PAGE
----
The Palestinian village of Susya. Explanations of why the villagers don’t build themselves good brick houses and schools with electricity and running water – words of one syllable – should be sent to the Civil Administration.
Letter from Susya
By David Shulman, Villages Group and Taayush
November 16, 2013
By a miracle of sorts, we had a mostly peaceful day in South Hebron today; such an event is so rare that I thought it might be worth mentioning to you. In lieu of a more substantial report, let me just say that Abu Sharif and Fadil plowed three fields, with an iron plow and a donkey, on one end of the wadi at Umm al-‘Amad, just under the settlement of Otniel– lands they were denied access to for some 15 years– and there was a slightly higher-tech plowing, with an old tractor, at the other end of the wadi as well. The settlers and the soldiers kept their distance. The goats grazed freely. The sun was sweet. If the rains come, there will be crops of barley in these newly regained fields.
At Umm al-Ara’is, on the other hand, the standard ritual played itself out; the ‘Awad owners were driven off their land, along with our activists, by the soldiers, as happens week after week.
The mother of Ahmad, a boy who is arrested in Umm al-’Amad for insulting an officer, curses the IDF.
Lest anyone be tempted to think that things are better, I should mention that the committee of the Civil Administration that has the authority to approve development plans submitted by the villages has turned down the plan of Palestinian Susya. This means that if the appeal to the High Court goes against them, the entire village, housing some 300 to 400 people, will be demolished and their inhabitants expelled (the demolition orders have been hanging over them for years, and the Civil Administration is talking about issuing final orders to destroy all the tents and shacks and infrastructures). The committee offered the following rationalization of its decision:
This plan offers no hope that the population can be advanced beyond the state of poverty and ignorance to which its representatives have condemned it….The city, as the meeting place of diverse populations, serves as a source of cultural, economic, and educational enrichment. On the other side of the scale, the village dwellings are fragmented and scattered, founded upon tribal and clan identities which suffocate the citizen, the individual, and which offer no means for social development or opportunities for making a living, for cultural or educational experience… The urban structure lets people meet one another, multiplies opportunities, enriches the horizons of each and every one in the family or tribe as in the wider society. Thus, in our view, the present plan is but another attempt to prevent this impoverished population from making progress…It also prevents the Palestinian woman from liberating herself from the cycle of poverty and closes off opportunities for work and education. Similarly it keeps the Palestinian child away from the opportunities open to everyone else and condemns him to life in a small, degenerate village.”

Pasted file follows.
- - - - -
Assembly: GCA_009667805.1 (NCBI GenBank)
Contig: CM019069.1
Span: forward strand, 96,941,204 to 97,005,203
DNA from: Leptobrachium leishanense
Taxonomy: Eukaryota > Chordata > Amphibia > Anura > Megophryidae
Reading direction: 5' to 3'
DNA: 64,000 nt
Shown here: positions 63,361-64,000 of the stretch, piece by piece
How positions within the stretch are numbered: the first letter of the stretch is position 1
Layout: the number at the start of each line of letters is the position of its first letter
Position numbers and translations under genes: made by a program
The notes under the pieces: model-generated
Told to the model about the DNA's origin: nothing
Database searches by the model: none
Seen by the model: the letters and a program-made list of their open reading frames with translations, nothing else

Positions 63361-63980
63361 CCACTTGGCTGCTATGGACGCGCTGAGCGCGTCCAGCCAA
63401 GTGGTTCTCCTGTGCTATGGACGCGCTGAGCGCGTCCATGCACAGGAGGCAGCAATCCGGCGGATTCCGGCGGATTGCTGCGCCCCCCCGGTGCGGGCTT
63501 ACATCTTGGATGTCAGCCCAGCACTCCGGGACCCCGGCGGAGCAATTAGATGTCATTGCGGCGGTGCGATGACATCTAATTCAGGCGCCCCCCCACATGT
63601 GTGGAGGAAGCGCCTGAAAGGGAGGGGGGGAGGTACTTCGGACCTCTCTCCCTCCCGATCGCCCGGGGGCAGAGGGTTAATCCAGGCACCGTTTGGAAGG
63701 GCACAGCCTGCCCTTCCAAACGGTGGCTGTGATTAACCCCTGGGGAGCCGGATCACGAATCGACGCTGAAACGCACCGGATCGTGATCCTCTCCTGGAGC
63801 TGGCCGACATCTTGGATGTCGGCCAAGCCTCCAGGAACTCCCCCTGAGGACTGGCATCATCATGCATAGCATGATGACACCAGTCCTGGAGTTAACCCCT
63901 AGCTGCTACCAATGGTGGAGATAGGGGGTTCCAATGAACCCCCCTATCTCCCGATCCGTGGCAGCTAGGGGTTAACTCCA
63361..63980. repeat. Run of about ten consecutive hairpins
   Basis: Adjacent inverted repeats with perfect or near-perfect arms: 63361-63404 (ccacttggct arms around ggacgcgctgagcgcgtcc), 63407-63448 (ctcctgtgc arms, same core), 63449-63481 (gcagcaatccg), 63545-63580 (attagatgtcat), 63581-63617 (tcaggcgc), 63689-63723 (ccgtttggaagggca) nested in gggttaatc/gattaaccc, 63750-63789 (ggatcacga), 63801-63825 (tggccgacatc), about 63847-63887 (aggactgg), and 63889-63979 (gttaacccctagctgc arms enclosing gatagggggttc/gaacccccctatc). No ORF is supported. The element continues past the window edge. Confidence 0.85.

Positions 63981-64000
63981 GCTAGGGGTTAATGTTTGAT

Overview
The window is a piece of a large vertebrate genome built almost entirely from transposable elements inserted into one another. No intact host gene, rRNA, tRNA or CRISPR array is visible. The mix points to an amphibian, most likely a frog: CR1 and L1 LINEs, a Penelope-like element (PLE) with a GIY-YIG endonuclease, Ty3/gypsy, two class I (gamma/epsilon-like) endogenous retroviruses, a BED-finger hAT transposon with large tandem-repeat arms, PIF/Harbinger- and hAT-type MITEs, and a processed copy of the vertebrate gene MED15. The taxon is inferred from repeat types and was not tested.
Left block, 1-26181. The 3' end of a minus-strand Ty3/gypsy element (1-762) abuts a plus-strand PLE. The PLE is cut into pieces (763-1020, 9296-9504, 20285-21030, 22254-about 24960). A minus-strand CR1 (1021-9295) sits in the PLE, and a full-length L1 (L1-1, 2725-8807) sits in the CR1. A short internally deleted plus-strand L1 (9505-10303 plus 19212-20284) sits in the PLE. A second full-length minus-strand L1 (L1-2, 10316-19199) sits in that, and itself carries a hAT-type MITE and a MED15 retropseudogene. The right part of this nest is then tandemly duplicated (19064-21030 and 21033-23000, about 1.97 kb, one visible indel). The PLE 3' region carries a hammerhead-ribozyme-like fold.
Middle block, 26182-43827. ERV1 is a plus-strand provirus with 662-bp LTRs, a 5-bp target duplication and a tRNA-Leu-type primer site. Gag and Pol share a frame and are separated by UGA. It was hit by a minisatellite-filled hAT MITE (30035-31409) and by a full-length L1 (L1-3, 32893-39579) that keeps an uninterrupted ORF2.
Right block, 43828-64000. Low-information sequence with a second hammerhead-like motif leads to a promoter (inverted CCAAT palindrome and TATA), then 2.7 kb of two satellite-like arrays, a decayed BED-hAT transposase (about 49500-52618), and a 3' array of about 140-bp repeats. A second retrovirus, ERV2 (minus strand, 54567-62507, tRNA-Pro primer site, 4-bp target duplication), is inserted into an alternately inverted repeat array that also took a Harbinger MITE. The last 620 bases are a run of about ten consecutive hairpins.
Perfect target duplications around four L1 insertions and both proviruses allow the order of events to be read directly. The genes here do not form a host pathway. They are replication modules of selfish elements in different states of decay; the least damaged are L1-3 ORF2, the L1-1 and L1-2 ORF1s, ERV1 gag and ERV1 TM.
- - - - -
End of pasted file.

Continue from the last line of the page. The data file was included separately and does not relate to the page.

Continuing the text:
Committee of the Civil Administration
If anyone had any doubt as to whether the Occupation of the West Bank is a colonial enterprise through and through, this passage should settle the question. The sheer cynicism is astonishing: you can guess who has kept the Palestinians of Susya in poverty, and who now intends to expel them from their ancestral homes and lands. The West Bank must be the last site in the world where this kind of language, reminiscent of French Algeria or apartheid South Africa or colonial Kenya or Tanganyika, can still be used without shame.
Volunteers and Palestinians clear the road to Susya of boulders put down by the military, presumably in a kindly endeavour to protect Palestinians from injuring themselves while trying to drive a motor car. Photo by Guy.
For more stories and information about the villages of South Hebron and the Civil Administration see the Villages Group website